Energy & Climate Campaigner

Climate Saver's Pledge - Information for Energy Saving in the Home
Energy is used and lost from the home in many different ways, so there are many different ways to save energy and cut down on carbon dioxide emissions.  As well as protecting the environment, this will also save you money.


  • Turn the central heating down by 1° C.
  • Increase the insulation in the loft (up to 200mm).
  • Fit draught proofing on doors and windows.
  • Insulate the cavities in the middle of your house and outside walls.
  • Fit aluminium foil to the wall behind radiators.
  • Replace old central heating boilers with an energy efficient condensing gas boiler.
  • Flame effect gas fires are very inefficient - don’t buy them or use them as little as possible.
  • Your body naturally produces heat, and this can be kept in by wearing an extra layer of clothing.


  • Fit a thicker insulating jacket to your hot water tank.
  • Turn down the water heating thermostat by  5° C.
  • Fit a timer to the water heater.
  • Instant gas heaters or combinations boilers are very energy efficient.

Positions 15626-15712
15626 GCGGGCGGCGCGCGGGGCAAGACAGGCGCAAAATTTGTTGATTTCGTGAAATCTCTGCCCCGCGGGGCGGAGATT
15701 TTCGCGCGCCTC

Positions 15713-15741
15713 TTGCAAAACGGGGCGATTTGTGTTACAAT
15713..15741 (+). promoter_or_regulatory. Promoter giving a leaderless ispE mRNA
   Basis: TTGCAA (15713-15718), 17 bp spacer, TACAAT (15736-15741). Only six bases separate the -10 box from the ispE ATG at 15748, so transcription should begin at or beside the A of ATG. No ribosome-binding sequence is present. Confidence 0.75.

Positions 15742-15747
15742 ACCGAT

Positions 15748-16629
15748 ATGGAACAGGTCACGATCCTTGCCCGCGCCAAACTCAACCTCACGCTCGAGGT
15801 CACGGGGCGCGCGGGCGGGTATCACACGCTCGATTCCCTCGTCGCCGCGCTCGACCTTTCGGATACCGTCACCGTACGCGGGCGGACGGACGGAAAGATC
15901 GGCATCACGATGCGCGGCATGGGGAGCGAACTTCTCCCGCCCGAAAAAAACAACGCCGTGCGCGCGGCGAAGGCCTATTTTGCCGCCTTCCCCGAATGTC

• Switch off lights when they are not needed.
  • Replace normal light bulbs with low energy ones, especially on lights which are used a lot


  • When purchasing new appliances which use electricity, always try and select the most energy efficient one.
  • Switch off when not in use.


  • When replacing, check how much energy it will use in a year, buying the most efficient that you can afford.
  • Ensure that the fridge/freezer has a tight door seal.
  • Defrost your fridge/freezer regularly to help it work more efficiently.
  • Ensure that the cooling system does not contain CFCs (chemicals which can destroy the ozone layer) when you buy a new fridge or freezer.  The city council provides a service to remove CFCs from old fridges safely, when you are replacing them.


  • Gas produces less carbon dioxide for the same amount of heat than electricity, so chose gas ovens where possible.
  • Microwave ovens use less energy than standard cookers, but the ready-made frozen foods use a lot of energy in their preparation and storage


  • Check how much energy the machine uses when buying a new one.
  • Check the water efficiency of the machine when buying a new one.
  • Use the coolest wash temperature that’s practical. 
  • Only wash full loads.


  • Electric kettles are very energy efficient.
  • Only boil the amount of water that you actually need.